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Virology. Properties of Viruses. Contain a single type of nucleic acid, either DNA or RNA, not both. The DNA and RNA can either be double stranded (ds) or single stranded (ss) depending upon the virus. Surrounded by a protein coat called a capsid.

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properties of viruses
Properties of Viruses
  • Contain a single type of nucleic acid, either DNA or RNA, not both. The DNA and RNA can either be double stranded (ds) or single stranded (ss) depending upon the virus.
  • Surrounded by a protein coat called a capsid.
    • Capsids made up of smaller units called capsomeres.
  • Some are enveloped, meaning that the capsid is surrounded by another layer made up of lipids, proteins, and carbohydrates.
    • Only animal viruses have envelopes. Animal viruses are viruses capable of infecting humans as opposed to phages, which infect bacteria.
Some enveloped viruses may be covered in “spikes”. Spikes are protein or carbohydrate complexes used for attachment to the target cell.
    • Spikes can mutate and then the virus can reinfect the same individual. Influenzavirus is an example of a virus that does this.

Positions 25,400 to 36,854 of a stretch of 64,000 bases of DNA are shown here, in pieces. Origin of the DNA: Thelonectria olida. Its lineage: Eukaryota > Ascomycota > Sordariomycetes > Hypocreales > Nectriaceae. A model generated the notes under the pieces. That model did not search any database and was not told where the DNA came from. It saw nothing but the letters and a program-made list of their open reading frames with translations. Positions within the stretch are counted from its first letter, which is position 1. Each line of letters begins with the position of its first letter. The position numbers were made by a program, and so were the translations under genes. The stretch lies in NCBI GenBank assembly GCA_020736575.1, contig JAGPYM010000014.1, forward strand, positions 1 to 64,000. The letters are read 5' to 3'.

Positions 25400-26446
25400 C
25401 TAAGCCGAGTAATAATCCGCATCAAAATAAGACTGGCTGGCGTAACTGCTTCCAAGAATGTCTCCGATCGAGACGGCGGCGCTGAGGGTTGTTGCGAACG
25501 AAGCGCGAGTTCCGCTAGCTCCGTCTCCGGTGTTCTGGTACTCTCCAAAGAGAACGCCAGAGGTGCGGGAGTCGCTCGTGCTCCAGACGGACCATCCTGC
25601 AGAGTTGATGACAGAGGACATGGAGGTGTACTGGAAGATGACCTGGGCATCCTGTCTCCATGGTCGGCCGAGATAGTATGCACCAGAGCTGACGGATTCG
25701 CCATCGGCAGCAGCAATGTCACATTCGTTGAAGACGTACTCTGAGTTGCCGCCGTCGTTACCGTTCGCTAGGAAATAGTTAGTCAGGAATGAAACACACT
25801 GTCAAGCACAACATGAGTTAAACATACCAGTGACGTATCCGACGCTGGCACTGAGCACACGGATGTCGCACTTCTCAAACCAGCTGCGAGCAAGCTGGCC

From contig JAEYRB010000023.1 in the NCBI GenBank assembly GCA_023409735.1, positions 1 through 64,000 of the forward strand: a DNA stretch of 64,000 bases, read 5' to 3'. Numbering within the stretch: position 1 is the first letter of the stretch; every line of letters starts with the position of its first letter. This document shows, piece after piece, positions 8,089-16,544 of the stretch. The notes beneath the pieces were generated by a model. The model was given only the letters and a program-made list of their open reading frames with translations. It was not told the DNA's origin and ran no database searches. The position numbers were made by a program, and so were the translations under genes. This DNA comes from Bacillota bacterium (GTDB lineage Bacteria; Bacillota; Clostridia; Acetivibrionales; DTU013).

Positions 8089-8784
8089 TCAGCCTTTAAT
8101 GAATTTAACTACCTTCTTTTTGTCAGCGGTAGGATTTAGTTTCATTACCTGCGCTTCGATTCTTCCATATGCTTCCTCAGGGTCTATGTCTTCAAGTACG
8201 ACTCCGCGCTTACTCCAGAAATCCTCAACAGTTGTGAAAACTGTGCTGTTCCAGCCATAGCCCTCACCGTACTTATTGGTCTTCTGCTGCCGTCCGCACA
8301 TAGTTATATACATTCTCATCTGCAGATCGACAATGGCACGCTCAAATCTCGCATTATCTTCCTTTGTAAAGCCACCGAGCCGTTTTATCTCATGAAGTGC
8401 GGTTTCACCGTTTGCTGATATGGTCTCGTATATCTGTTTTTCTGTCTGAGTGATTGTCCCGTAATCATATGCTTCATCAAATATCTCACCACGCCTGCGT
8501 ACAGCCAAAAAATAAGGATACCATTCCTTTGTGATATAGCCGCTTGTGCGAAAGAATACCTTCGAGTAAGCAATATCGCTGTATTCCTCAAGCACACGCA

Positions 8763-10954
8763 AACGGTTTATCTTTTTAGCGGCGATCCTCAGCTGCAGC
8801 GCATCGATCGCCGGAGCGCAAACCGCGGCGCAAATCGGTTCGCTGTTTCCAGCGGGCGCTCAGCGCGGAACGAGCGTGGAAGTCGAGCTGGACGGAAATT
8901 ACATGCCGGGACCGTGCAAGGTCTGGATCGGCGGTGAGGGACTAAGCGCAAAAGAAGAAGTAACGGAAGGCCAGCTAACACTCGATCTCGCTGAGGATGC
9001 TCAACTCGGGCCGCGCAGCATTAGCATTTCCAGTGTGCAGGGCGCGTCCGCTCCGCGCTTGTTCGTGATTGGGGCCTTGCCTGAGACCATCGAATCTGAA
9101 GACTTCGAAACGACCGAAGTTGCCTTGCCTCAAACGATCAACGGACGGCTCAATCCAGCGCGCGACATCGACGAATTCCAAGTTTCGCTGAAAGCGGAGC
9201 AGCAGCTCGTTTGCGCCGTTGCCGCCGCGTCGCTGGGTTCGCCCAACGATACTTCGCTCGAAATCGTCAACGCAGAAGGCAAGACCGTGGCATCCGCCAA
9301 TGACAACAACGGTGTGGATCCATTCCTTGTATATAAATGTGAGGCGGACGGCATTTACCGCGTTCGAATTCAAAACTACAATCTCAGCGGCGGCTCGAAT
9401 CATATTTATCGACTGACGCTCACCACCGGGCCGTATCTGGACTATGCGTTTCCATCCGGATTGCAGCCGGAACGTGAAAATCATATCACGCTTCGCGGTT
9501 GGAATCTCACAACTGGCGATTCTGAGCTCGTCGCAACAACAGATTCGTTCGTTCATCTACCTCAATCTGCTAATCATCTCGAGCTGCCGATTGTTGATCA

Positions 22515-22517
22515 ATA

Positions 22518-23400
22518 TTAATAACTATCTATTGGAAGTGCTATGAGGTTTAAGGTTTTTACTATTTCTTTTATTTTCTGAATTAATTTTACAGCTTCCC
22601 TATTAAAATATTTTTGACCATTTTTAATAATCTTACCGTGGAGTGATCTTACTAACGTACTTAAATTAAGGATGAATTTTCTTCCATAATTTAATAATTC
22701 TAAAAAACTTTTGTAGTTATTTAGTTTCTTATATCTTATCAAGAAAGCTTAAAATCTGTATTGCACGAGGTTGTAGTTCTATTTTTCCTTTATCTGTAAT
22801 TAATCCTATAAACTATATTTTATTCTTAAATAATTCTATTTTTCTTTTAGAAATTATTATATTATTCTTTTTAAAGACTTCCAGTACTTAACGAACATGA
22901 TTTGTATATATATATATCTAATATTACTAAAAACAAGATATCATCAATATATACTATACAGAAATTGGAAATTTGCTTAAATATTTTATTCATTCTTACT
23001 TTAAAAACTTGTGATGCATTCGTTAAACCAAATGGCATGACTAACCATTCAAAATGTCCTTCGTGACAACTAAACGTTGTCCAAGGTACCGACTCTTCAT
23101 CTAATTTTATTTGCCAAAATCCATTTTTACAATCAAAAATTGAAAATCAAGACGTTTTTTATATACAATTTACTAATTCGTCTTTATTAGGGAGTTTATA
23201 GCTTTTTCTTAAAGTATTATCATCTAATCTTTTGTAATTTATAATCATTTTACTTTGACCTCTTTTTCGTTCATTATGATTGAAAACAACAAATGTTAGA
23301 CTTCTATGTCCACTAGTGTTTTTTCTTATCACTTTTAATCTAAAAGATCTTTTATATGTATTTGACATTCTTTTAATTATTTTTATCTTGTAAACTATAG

• Viruses multiply inside living cells using cell machinery to replicate nucleic acid and make proteins.
  • Viruses cause synthesis of specialized structures that can transfer viral nucleic acid to other cells
general morphology
General Morphology
  • There are some general shapes that animal viruses tend to have.
  • Helical: see figure 6.5 for a great description of this structure.
  • Polyhedral: has multiple sides. An example of a polyhedral shape is icosahedral.
  • Complex virus: this is a virus that does not fit into one of the above categories. An example of this kind of virus would be a bacteriophage
Virion: A virion is a complete, fully developed, infectious viral particle.
  • Host Range: Each virus has a different host range. The host range is the number of different host cells a virus can infect.